Life is Meaningless

In Modern Life, Philosophy, Short Thoughts, Stoicism

I have often wondered about what the point of life is, how it came about, and why I am here.

Perhaps one day, scientists will be able to create life at will, mixing the correct number of chemicals in a test tube and applying just the right amount of current, and life will be this banal recipe, akin to instructions on how to bake a cake.

But we are not there yet, life is still special in some regards.

Having easily rejected the religious stories, then there is little left to suggest that at this point of time, there is any particular meaning to being a member of the Homo Sapiens Sapiens species, a type of pink hairless monkey that has evolved from apes and chimps.

This leaves me quite confused, because it then logically follows that there is little point to being alive, except that I may be curious about what happens next, and the fact that I am hardwired to wish to survive, because my mammalian anscestors that wanted to survive more than some other mammals generally did, and so that is an evolutionary trait that has survived through the ages.

That said, it is interesting to note that many people nowadays, for multiple reasons, choose not to live.

Now, considering that we am alive and I wish to stay that way, it makes sense to look at building a strategy for making the most of our limited time as something that is alive.

We have to accept that we are carrying a large amount of evolutionary baggage that we no longer need, and that managing this baggage is perhaps one of lifes’ biggest challenges.

One option is to reject modern society, and go back living as we once did, and face the types of challenges that we are truly built for.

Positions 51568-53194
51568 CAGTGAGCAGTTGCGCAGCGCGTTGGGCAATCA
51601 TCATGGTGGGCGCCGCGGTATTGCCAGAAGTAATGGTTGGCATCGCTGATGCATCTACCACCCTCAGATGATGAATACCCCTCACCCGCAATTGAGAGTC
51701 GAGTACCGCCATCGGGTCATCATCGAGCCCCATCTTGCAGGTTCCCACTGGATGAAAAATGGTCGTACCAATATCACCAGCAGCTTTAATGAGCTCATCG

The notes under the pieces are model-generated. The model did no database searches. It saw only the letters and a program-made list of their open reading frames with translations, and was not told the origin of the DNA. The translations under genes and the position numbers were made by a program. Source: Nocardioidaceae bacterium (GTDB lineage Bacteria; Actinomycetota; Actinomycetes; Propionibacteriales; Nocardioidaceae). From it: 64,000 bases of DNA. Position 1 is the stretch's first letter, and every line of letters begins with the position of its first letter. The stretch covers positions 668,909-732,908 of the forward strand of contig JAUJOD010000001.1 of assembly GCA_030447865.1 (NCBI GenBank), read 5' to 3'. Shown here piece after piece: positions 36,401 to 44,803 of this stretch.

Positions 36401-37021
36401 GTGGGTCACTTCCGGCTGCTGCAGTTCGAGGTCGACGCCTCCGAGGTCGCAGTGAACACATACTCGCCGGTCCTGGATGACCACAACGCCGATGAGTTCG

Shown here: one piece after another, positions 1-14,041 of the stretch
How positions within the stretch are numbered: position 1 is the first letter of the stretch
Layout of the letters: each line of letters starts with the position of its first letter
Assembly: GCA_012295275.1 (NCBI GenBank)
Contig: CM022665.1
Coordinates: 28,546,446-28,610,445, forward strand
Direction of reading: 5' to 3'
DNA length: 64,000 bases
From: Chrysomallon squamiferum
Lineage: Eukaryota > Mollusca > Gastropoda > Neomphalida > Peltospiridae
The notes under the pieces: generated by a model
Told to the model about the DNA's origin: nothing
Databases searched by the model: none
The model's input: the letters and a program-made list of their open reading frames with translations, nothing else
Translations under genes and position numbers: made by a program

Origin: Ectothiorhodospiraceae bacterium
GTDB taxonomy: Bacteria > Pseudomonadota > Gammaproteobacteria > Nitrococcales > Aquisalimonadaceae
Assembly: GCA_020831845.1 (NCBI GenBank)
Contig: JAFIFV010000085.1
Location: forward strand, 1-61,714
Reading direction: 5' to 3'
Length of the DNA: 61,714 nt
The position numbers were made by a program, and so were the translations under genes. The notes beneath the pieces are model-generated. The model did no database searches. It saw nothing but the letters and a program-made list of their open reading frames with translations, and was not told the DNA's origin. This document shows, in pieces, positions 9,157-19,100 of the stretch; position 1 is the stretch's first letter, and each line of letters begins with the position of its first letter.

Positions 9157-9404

The other, perhaps even more difficult option, is to embrace modern society, and find ways to deal with how out of touch it is from our evolutionary roots.

For instance, when you have a stressful situation at work, or you are about to give a public speech when you are not used to it, the unpleasant feeling that you experience is the fight or flight response, which was incredible useful when our anscestors faced mortal danger, but it really isn’t so useful now that we have essentially eliminated the chance of dying a violent and brutal death.

And yet, this feeling still arises when we have situations that we deem as stressful, and it hinders us instead of helping us.

There are dozens of examples that one could give of this type of behavior, from our incredible ability to remain unsatisfied, regardless of the amount of stuff we accumulate or achievements that we complete, our constant preoccupation with both the past and the future, but rarely for the absolutely present moment, which we flitter away. For our detachment from the physical realities of the world, the fact that we will age and die, the fact that almost everything we hold dear right now will break, or just simply disappear.

If we can overcome these challenges, I suspect that we may find that life, regardless of what happens, can be rather pleasant, and we can appreciate the incredible chance events that have enabled you, right now, to be alive and read these very words.

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